Johnstown Castle is an historic building within 150 acres of woodland and gardens in County Wexford. The first castle built on the estate dates back to Norman times. The castle was bought by the Grogan family in 1692 who later married into the Fitzgerald family in the 1800s. The present castle and gardens were designed by Daniel Robertson in the 1830s.
The last owner to live in the castle was Lady Maurice Fitzgerald. She died in 1942 and the estate was handed over to the Irish state in 1945 where it was used for agricultural research. Today Johnstown Castle is home to the Department of Agriculture & Forestry as well as the Environmental Protection Agency (EPA). It also houses the Irish Agricultural Museum.
The castle at Johnstown estate was owned by the Grogan and Fitzgerald families
In 2019 the Irish Heritage Trust took charge of running the gardens. Back then a total revamp of the amenities was undertaken. This included building a visitor centre and employing a full time gardener. The upgrade meant that the entrance fee was increased to enter the estate, which, initially, led to some objections but almost all of the objectors have since become members after they saw that the money was being reinvested back into the estate. Now more people visit the gardens than ever before.
Autumn is one of the most colourful times in the gardens
The head gardener at Johnstown Castle is Ciarán Fitzgerald, who coincidently shares the same family name of the last owner of the estate but they are not related. “The Fitzgerald family flag is often flown on the castle to celebrate the former owner’s birthday. It’s a strange feeling seeing your family flag flying as you go about your daily chores” said Ciarán.
Head Gardener, Ciarán Fitzgerald
Ciarán is a keen cyclist and cycles 9 miles to work most days. He is very passionate about his work and loves every minute of it. You only have to see his Instagram posts to see the enthusiasm he has for his work. He would be well worth following.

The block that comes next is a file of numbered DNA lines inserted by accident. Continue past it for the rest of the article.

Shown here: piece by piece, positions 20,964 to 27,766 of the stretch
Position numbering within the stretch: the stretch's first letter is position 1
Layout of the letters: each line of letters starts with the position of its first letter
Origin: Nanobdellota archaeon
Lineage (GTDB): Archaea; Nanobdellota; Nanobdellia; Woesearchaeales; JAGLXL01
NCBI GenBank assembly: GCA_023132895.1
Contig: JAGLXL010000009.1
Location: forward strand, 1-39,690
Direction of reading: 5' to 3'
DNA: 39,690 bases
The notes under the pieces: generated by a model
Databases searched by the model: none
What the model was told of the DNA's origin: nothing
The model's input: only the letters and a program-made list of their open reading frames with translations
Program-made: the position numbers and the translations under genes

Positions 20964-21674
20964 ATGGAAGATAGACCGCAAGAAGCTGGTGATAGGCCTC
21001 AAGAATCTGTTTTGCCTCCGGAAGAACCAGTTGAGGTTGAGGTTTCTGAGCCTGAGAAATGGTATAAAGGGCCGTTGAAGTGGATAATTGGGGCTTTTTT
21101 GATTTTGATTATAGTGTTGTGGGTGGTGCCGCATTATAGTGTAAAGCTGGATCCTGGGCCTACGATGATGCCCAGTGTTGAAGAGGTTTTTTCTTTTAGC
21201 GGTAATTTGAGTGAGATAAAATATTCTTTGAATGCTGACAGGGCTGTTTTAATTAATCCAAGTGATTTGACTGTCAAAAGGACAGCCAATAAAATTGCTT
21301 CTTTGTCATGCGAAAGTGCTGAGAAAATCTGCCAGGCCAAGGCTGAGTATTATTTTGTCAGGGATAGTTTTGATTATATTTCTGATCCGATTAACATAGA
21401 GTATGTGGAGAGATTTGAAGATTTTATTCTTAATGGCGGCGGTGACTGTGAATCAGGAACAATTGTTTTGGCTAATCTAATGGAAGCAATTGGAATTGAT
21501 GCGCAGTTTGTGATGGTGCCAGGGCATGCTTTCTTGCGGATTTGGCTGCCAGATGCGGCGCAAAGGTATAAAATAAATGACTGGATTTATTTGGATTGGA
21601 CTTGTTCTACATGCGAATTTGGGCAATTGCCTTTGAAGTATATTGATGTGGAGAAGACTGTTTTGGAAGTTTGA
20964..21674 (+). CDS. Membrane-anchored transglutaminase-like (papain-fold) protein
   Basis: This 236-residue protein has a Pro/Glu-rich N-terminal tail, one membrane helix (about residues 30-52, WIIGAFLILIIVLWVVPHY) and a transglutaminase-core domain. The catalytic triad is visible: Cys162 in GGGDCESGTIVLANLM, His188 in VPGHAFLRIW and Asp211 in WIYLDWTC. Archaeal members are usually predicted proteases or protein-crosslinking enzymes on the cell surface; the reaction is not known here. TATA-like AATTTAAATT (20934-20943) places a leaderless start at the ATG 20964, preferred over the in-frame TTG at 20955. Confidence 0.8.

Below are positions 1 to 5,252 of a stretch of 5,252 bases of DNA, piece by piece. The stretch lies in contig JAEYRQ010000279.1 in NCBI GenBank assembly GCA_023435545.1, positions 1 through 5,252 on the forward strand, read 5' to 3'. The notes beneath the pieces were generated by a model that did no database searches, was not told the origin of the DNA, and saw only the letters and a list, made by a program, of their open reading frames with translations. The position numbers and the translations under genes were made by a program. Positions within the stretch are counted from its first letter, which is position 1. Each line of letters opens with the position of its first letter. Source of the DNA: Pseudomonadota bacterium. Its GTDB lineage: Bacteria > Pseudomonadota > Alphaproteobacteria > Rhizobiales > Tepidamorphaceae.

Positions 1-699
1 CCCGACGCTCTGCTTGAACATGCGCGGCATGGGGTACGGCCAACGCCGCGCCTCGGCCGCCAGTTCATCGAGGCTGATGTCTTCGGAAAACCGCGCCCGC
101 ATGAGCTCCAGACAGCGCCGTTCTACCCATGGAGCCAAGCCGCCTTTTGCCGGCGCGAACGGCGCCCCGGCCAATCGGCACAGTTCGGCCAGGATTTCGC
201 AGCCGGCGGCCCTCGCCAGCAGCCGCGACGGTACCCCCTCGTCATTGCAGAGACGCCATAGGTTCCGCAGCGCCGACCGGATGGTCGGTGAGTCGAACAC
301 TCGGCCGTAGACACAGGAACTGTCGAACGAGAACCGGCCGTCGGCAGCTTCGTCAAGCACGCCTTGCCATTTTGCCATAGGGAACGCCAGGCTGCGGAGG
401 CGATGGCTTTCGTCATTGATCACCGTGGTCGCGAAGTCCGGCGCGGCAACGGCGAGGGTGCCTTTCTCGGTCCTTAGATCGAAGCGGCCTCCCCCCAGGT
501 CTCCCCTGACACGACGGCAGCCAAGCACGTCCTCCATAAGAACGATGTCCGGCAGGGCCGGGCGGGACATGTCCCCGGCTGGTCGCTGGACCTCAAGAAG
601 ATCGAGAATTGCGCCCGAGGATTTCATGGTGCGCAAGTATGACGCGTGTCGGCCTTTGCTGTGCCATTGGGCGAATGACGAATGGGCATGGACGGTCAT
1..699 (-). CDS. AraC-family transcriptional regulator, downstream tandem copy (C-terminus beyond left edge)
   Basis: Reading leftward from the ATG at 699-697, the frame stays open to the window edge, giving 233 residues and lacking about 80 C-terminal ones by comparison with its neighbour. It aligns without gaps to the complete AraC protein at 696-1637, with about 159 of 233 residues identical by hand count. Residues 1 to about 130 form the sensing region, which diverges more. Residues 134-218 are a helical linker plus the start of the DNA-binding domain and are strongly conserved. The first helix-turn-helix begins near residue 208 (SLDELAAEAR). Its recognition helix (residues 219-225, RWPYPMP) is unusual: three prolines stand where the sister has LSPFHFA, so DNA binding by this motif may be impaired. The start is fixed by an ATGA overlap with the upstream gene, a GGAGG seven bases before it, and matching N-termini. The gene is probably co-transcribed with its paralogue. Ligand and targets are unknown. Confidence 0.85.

Ciarán started working at Johnstown in 2019. Prior to that he was gardener at nearby Kilmokea Country Manor and Gardens. In those two years Ciarán has already left his mark on the gardens. He has started many projects there including redesigning the sunken garden and establishing wild flora in the woodlands. His next project is to redesign the walled gardens and restore the old greenhouse within the walled gardens.
The nursery. It is hoped that plants will be propogated and made available for the public to purchase
The sunken garden
In 2020 funding was secured to restore the sunken garden. The original sunken garden contained formal box hedging of many shapes and sizes. Recreating this would be too costly to maintain so Ciarán was given a free hand to redesign the sunken garden himself. He has chosen a design based on old Irish and Celtic shapes that were typical during pagan times. Restoration of the sunken garden was a two phase project. Phase 1 has already been completed. This involved draining the ground, digging out and edging the patterns of the paths, using 22 tons of gravel. Phase 2 will see the completion of the pathways and the creation of a 6 metre central pond with kirbing around it. When completed this will be a lovely attraction for visitors and a great legacy for Ciarán. Interestingly there are some redwood trees growing near the sunken garden and when restoration work began, the scrub within the woodland around the sunken garden was cleared, revealing more redwood trees.
The sunken garden is Ciarán’s own design of Irish and celtic patterns
The walled garden
The walled gardens at Johnstown Castle were originally laid out between 1844-1851 and are divided into two sections, each section covering an area of 2 acres. The upper section is closed to the public. It has apple trees, blueberry bushes and some invasive willows. I was surprised to hear from Ciarán that the planting within the walled gardens was only done within the last 70 years or so. He hopes to do a complete makeover of the planting scheme there, including redesigning the herbaceous border; removing the griselinia hedge, which will give better views of the greenhouse; changing the path layout and introducing a culinary herbaceous border in the upper walled garden, which would include vegetables such as artichokes, herbs and asparagus . “Like the sunken garden I have been given a free hand to do a makeover of the walled gardens. Regarding the herbaceous border, I will be influenced by the Dutch garden designer Piet Oudolf, who prioritizes the seasonal life cycle of a plant over decorative considerations and uses bold drifts of herbaceous perennials and grasses in a prairie style of planting” said Ciarán.